Searching for those interesting nuggets...
Andy Mendelsohn discussed the Big Data Appliance at OpenWorld, saying "you have to sift through to find those interesting nuggets"Photo: Oracle PR
Oracle is making a play for the 'big data' market - capturing, storing and analysing the vast amounts of unstructured data that businesses gather every day.
At Oracle's OpenWorld event in San Francisco this week, the company took the wraps off an appliance aimed at tackling unstructured data - information gathered from sources such as social media, email, website content and logs, location information, video files and sensor data.
"Most of [such data] is not very interesting. A lot of it is low-value, low information-density data that you have to sift through to find those interesting nuggets," Andy Mendelsohn, Oracle's SVP of database development told OpenWorld.
Oracle's Big Data Appliance, unveiled at the event, uses a software stack of both open-source and proprietary elements to analyse and organise big data in the hope of distilling it down into business intelligence.
The Big Data Appliance uses an Apache distribution of distributed computing platform Hadoop for the distillation.
Hadoop's MapReduce programming model and software framework in particular comes into play with the Big Data Appliance, by allowing the creation of applications that rapidly process vast amounts of data in parallel on large clusters of compute nodes.
"Hadoop, as it currently stands, is a niche tech. Lots of people are talking about it [but] there are a few very sophisticated customers [using it] - the usual suspects with sophisticated programmers," Mendelsohn said, such as banks using algorithmic trading.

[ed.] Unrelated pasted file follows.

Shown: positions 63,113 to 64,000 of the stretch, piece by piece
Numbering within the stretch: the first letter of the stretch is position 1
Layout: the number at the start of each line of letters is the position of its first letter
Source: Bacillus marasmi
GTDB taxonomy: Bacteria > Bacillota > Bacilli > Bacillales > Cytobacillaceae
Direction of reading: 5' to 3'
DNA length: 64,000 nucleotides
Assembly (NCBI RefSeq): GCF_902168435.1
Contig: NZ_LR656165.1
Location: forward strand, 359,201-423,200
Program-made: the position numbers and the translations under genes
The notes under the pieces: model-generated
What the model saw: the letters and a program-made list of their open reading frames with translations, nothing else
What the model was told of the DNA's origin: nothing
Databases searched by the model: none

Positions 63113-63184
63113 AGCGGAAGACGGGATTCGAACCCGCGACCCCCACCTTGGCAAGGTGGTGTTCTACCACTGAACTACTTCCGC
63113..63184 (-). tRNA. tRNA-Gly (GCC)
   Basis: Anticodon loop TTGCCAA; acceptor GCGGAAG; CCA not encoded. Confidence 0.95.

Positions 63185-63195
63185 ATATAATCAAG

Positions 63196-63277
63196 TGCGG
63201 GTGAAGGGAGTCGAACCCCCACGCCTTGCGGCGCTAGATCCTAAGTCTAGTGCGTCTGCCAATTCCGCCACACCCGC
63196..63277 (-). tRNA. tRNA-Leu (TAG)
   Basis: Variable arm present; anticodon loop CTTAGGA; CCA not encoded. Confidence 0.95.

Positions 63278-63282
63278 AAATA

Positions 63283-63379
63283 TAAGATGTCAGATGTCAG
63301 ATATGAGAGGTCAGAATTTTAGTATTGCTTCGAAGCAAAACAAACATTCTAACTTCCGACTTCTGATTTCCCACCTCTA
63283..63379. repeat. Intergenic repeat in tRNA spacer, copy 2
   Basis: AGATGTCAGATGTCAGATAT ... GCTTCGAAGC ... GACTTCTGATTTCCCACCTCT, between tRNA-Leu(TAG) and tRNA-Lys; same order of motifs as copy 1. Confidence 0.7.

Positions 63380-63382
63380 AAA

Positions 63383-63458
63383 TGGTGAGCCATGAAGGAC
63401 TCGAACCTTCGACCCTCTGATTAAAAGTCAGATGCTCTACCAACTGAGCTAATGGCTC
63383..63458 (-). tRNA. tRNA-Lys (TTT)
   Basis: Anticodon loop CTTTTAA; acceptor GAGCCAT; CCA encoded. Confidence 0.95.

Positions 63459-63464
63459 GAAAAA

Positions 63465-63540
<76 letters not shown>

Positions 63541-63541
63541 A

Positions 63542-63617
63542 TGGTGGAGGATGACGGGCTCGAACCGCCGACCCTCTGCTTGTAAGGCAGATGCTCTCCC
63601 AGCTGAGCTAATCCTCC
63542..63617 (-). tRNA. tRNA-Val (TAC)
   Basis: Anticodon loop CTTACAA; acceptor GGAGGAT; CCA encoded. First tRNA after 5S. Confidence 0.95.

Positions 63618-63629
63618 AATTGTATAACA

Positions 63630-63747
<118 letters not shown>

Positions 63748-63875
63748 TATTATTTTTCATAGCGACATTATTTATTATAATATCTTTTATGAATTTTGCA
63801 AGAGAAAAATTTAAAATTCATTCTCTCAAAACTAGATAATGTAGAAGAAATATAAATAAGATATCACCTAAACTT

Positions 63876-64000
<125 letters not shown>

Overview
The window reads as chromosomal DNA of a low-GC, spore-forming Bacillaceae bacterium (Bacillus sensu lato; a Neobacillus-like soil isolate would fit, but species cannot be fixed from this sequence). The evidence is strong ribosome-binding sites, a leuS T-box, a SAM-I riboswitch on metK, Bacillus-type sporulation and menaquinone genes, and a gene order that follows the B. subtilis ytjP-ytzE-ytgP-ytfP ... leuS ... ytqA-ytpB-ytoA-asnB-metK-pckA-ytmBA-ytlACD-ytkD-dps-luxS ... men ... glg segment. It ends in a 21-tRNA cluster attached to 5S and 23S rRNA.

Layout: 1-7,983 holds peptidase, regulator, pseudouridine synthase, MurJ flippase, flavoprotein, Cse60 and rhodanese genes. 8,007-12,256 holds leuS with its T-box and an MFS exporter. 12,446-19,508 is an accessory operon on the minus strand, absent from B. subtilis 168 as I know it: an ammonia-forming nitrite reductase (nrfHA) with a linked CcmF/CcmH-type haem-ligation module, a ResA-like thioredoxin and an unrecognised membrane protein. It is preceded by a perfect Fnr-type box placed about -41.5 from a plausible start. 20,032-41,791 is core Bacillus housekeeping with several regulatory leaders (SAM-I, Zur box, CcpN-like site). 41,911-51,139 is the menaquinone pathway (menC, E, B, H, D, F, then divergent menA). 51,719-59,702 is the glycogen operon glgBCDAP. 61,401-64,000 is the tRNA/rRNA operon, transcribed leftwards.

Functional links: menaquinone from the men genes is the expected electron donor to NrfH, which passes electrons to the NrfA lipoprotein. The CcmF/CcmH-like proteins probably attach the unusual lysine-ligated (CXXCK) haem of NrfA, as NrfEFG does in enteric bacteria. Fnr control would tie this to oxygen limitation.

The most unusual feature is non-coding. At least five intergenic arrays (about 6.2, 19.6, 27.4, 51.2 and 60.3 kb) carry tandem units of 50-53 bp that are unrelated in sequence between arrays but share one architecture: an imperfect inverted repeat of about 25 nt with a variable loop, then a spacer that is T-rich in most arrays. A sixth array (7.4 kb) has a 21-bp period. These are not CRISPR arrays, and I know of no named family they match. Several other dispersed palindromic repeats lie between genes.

"In order to get Hadoop out of that niche, we need to automate or mass-produce code," he added - which is where Oracle's Data Integrator (ODI) comes in. ODI's Oracle Loader for Hadoop allows Oracle 11-g friendly datasets to be created through Hadoop MapReduce, while the Application Adapter for Hadoop is used to simplify data integration from Hadoop and an Oracle Database.
The database that features on the Big Data Appliance is Oracle's own take on NoSQL, based on the open-source Berkeley DB - which Mendelsohn described as "probably the most popular key value store out there today". Oracle has turned it from a single index into a distributed key value store for use in the Big Data Appliance.
The appliance will also carry an Oracle version of the R statistical environment, called Oracle R Enterprise. Traditionally, R was used client-side, accessing data held on an individual laptop. Oracle's R means users can run traditional R programs but now get their data out of data warehouses.
As might be expected, Oracle is pushing the Big Data Appliance as working in conjunction with its other engineered systems and appliances, such as its database machine Exadata.
According to Angela Eager, research director at analyst house TechMarketView, the appliance market is heating up.
"While enterprise-class appliances are an untapped area due to their complexity If Oracle's engineered approach can do something about this issue it will be on to a winner but so far there are precious few details about either appliance in terms of business scenarios. Hardware sales have been declining over the past couple of quarters as Oracle gets to grips with the business and switches to a high-end focus. It will be interesting to see where the appliances fit in.... Watch out for a wave of appliances and software/hardware vendor partnerships and others look to seize the appliance opportunity too," she wrote in an research note.
Providing companies with business intelligence gleaned from unstructured data sources is a nascent market and one attracting the attention of several of tech's biggest names, including Oracle and EMC, which is also targeting the same market with products from Greenplum, a company it acquired in 2010.
However, due to its novelty, much around big data is still up for grabs.
"This is a huge new market - neither one of [Oracle or EMC] could necessarily look at it and say, 'This is how it will work out over time'... It's way too presumptive to say we've got that all figured out," EMC's COO of information infrastructure products Pat Gelsinger said at OpenWorld.
According to Gelsinger, there's a period of turbulence ahead for big data.
"There's going to be a very chaotic phase figuring out how the stacks and pieces will fit together. There is so much activity in this space," he said.